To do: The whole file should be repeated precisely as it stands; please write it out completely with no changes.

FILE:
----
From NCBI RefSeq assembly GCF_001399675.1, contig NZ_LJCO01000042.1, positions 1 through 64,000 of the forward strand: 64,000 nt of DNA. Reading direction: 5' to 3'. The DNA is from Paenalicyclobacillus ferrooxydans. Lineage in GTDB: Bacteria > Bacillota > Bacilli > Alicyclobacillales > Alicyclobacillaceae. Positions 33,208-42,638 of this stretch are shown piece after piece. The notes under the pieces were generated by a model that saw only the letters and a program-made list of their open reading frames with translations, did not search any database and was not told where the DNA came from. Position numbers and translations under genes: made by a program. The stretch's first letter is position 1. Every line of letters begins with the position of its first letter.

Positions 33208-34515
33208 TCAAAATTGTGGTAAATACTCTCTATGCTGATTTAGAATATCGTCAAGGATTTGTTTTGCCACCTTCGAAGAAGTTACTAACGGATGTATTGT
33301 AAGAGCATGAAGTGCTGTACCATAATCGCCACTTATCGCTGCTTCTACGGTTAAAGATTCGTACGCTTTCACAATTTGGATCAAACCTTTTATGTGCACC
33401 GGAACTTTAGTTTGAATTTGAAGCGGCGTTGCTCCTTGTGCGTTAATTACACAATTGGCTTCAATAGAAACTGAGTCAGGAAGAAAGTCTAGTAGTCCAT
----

From NCBI RefSeq assembly GCF_001399675.1, contig NZ_LJCO01000042.1, positions 1 through 64,000 of the forward strand: 64,000 nt of DNA. Reading direction: 5' to 3'. The DNA is from Paenalicyclobacillus ferrooxydans. Lineage in GTDB: Bacteria > Bacillota > Bacilli > Alicyclobacillales > Alicyclobacillaceae. Positions 33,208-42,638 of this stretch are shown piece after piece. The notes under the pieces were generated by a model that saw only the letters and a program-made list of their open reading frames with translations, did not search any database and was not told where the DNA came from. Position numbers and translations under genes: made by a program. The stretch's first letter is position 1. Every line of letters begins with the position of its first letter.

Positions 33208-34515
33208 TCAAAATTGTGGTAAATACTCTCTATGCTGATTTAGAATATCGTCAAGGATTTGTTTTGCCACCTTCGAAGAAGTTACTAACGGATGTATTGT
33301 AAGAGCATGAAGTGCTGTACCATAATCGCCACTTATCGCTGCTTCTACGGTTAAAGATTCGTACGCTTTCACAATTTGGATCAAACCTTTTATGTGCACC
33401 GGAACTTTAGTTTGAATTTGAAGCGGCGTTGCTCCTTGTGCGTTAATTACACAATTGGCTTCAATAGAAACTGAGTCAGGAAGAAAGTCTAGTAGTCCAT